Treatment of hepatitis C: the use of the new pangenotypic direct‐acting antivirals in “special populations”


Background & Aims

The recommended combination of pangenotypic direct‐acting antivirals (DAAs) for the treatment of hepatitis C virus (HCV) associates the co‐formulation of 2 or 3 second‐generation DAAs. In the so‐called “special populations” defined as patients with chronic kidney disease (CKD), HCV/HIV co‐infection, HCV/HBV co‐infection and an unsuccessful previous DAA regimen, these combinations have a high antiviral potency (sustained virologic response (SVR) > 95%), fair tolerance and a reduced pill burden.


We have taken into account the scientific evidence on the treatment of “special populations”, in particular from the RUBY 1‐2 trials, EXPEDITION 2‐4 study, C‐WORTHY trial, ASTRAL 5, POLARIS 1‐4 studies, MAGELLAN 1 and REVENGE study.


CKD and HCV/HIV co‐infection are not predictors of a non‐viral response. The glecaprevir/pibentrasvir (Maviret) combination appears to be the first‐line therapy for CKD patients while the sofosbuvir/vlpatasvir/voxaliprevir (Sovesi) combination is the first‐line option for DAAs failures. Both are effective in patients with HIV‐or HBV‐HCV co‐infection and should be chosen according to the potential drug‐drug interaction profile.


The notion of “special populations” is no longer pertinent with pangenotypic DAAs combinations. International guidelines recommend treating all infected patients and the next challenge is not the therapeutic choice, but to improve the limitations for screening and access to care in HCV infection.


DAA failures, direct‐acting antivirals, HBV‐HCV co‐infection, hepatitis C virus, HIV‐HCV co‐infection, kidney failure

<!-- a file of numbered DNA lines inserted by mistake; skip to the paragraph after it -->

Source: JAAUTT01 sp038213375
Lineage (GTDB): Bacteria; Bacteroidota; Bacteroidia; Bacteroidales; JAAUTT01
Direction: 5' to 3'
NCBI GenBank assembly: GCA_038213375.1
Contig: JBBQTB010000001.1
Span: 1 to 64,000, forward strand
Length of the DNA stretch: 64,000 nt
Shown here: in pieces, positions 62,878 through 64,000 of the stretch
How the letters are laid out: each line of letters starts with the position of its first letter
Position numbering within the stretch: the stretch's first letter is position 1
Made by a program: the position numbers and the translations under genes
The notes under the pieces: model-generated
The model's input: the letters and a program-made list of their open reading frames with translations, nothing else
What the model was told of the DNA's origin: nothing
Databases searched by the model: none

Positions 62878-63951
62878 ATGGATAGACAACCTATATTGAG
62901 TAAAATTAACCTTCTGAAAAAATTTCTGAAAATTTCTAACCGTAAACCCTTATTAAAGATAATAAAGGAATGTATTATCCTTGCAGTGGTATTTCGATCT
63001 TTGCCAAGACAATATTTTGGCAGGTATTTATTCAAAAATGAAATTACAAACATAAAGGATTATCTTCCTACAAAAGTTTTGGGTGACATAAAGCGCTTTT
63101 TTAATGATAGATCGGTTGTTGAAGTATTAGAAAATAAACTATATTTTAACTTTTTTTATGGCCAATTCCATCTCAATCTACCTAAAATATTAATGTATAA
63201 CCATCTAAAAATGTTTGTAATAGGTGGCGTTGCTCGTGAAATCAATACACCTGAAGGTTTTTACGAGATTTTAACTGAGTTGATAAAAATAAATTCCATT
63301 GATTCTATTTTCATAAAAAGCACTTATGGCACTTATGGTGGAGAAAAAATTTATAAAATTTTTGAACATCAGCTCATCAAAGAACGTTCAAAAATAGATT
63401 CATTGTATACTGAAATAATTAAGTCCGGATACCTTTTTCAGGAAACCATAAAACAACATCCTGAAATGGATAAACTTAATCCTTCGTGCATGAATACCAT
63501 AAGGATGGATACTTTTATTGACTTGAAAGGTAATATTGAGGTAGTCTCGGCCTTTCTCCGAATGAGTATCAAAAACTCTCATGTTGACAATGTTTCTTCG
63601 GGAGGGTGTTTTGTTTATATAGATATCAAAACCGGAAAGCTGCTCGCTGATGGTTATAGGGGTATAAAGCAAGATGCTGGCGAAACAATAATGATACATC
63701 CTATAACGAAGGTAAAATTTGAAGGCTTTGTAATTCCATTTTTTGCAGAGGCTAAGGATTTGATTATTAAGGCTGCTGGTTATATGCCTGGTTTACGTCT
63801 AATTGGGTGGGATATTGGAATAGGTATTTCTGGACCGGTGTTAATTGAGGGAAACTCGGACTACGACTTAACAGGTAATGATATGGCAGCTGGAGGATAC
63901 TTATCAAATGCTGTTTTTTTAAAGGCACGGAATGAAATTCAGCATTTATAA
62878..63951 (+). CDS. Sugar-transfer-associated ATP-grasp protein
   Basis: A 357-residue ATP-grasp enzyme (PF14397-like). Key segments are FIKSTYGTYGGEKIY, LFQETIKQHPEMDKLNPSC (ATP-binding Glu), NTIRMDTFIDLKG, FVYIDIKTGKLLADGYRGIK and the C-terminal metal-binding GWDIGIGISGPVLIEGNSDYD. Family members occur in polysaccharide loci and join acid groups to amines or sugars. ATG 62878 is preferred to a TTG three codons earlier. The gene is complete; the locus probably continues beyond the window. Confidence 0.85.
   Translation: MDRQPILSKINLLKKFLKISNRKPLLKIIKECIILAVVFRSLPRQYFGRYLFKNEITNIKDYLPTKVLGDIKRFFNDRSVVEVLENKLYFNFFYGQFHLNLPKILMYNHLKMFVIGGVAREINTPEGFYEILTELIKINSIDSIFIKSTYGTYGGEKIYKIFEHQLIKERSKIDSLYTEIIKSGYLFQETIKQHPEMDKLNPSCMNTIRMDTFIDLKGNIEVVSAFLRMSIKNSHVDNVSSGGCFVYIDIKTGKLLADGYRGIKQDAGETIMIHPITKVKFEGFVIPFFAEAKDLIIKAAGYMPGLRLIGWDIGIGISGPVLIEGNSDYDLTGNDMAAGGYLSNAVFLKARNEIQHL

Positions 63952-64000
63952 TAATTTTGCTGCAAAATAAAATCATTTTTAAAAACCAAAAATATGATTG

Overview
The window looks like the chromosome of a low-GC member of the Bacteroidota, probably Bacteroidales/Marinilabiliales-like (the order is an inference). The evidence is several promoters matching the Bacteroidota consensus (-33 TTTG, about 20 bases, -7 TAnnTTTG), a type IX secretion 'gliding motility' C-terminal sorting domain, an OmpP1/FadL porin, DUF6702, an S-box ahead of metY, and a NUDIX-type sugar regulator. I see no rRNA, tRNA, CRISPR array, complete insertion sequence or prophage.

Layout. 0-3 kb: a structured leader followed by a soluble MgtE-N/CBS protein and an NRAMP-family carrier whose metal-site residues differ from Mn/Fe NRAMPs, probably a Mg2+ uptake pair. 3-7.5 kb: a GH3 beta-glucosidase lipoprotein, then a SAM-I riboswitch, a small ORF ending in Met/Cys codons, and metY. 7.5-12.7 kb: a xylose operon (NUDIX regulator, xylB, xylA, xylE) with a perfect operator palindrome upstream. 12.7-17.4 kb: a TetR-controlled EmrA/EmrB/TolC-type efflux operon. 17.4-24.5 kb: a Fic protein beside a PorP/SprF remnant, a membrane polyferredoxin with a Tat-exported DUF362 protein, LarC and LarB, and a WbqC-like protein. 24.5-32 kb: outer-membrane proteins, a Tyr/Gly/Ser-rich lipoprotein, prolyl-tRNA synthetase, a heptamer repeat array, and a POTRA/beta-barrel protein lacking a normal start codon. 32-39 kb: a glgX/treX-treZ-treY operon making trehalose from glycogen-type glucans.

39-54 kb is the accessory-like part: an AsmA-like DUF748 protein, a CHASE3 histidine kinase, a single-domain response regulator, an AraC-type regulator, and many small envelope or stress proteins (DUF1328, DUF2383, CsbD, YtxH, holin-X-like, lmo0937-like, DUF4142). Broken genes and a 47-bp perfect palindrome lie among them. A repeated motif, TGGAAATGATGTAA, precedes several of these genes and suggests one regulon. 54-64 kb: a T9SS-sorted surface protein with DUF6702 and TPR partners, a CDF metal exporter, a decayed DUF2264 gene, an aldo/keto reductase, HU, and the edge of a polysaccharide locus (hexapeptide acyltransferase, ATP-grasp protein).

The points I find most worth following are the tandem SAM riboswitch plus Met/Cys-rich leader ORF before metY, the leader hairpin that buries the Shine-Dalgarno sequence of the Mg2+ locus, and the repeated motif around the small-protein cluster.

About Speaker

Stanislas POL

Professor, MD, PhD


City: Paris

Institution: Hôpital Cochin


Biography of Stanislas POL

Dr. Stanislas Pol is Professor of Hepatology and Gastroenterology at Université Paris Descartes, Paris, France. He is the Head of the Liver department at Cochin Hospital, Paris, France. He attended an Hepatology and Gastroenterology residency, chief residency at the Necker-Enfants Malades University and molecular enzymology fellowship in Henri Mondor hospital. Dr Pol completed his MD thesis on hepatitis B virus occult infections in 1983 and his PhD thesis on the regulation of iso-enzymes of AST in liver disease in 1992. Dr. Pol’s research interests involve: 1. study of the impact of immune deficiency, including HIV, on the natural history of viral hepatitis; 2. the treatment of viral hepatitis and 3. reversal of cirrhosis. He is a co-head of a research Inserm unit studying the immune pathology of Hepatitis C virus infection (U1223 of Institut Pasteur).

He is the recipient of several research awards and fellowships. He has published more than 350 primary and review articles in the field of liver diseases. He has previously chaired the coordinated action 24 of the French Agency for AIDS and Viral Hepatitis (ANRS: therapeutic trials in viral hepatitis) and he is the clinical head of the French ANRS Hepather (HBV and HCV hepatitis) cohort. He is the director of the Center of Translationnal Research of Institut Pasteur since 2015.

View more